Identity Theft Hits 3-Year High
Fraud strikes 12.6 million Americans
By Neal Colgrass, Newser Staff
Posted Feb 25, 2013 2:47 PM CST
Identity theft in action, except this Social Security card is blank.   (Shutterstock)

(Newser) – Wondering how safe it is to use your credit card? A long-running study shows that identity theft reached a three-year high in the US last year, striking 12.6 million people, LiveScience reports. Fraudsters ripped off $21 billion, the most in 3 years, and stole an identity every three seconds. What's more, a quarter of American adults notified of a data breach were victimized anyway—meaning people should pay better attention to those notifications. Another sad result: Fraud victims become more cautious about using credit cards with smaller online businesses, but didn't worry about big retailers like Amazon. The study has better advice for avoiding identity theft, however:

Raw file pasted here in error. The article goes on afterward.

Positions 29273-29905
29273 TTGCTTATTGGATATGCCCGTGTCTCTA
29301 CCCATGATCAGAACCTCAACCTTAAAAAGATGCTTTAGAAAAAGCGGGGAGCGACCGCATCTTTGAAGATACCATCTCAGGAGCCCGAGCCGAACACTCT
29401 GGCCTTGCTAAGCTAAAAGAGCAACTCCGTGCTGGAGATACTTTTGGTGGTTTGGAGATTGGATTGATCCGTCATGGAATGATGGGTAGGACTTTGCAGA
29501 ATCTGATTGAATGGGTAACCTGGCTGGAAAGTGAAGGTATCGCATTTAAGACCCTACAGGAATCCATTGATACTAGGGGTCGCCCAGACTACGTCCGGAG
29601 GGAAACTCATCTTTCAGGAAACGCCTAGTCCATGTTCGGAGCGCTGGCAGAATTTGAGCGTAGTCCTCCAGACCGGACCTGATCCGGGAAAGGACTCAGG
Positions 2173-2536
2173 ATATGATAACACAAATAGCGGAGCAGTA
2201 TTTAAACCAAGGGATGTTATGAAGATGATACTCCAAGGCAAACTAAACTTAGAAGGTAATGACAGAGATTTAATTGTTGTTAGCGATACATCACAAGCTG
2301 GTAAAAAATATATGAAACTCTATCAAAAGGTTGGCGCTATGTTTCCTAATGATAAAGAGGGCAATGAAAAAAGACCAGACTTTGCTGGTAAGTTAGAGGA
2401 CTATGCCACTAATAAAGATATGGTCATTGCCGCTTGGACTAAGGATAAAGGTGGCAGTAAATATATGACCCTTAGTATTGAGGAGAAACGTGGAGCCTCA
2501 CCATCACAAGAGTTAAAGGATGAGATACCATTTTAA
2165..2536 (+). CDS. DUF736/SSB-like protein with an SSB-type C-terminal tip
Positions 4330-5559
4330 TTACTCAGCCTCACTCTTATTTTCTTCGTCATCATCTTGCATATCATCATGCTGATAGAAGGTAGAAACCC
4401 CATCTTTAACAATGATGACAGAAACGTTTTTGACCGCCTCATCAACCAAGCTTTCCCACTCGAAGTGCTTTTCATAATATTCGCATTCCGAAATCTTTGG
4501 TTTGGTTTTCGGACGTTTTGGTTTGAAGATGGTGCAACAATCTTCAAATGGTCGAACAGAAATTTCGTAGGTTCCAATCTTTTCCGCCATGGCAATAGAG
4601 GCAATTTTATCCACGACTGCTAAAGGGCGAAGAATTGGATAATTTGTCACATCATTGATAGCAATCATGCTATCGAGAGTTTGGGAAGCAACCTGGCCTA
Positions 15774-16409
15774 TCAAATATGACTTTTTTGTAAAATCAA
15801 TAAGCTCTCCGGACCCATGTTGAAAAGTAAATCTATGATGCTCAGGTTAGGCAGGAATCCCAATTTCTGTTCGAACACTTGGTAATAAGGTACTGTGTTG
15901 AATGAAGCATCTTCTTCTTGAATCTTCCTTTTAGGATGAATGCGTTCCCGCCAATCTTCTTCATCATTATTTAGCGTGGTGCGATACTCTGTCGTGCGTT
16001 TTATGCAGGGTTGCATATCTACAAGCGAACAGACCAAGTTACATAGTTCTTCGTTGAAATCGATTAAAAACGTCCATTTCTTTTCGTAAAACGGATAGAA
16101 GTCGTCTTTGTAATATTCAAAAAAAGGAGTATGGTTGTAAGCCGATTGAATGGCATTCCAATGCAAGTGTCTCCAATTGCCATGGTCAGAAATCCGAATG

• Shred financial documents around tax season. Fraudsters like combing through your garbage.
  • Use a safe connection when buying things online. Look for that "https" URL and a padlock in the address bar.
  • Stay skeptical about sharing personal details, especially your Social Security number; people whose number became compromised were victimized five times more often than the typical consumer.

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Showing 3 of 5 comments
Feb 26, 2013 10:34 AM CST
Well what do you think would happen when you use imaginary money lol, stupid people
Feb 26, 2013 7:57 AM CST
Oh, I should protect the SSN and other vital info that I'm forced to give up to every stupid underpaid clerk who demands it for every stupid transaction from renting a hotel room to checking out a library book? Thanks for the useless advice!
Feb 25, 2013 5:04 PM CST
I use LifeLock.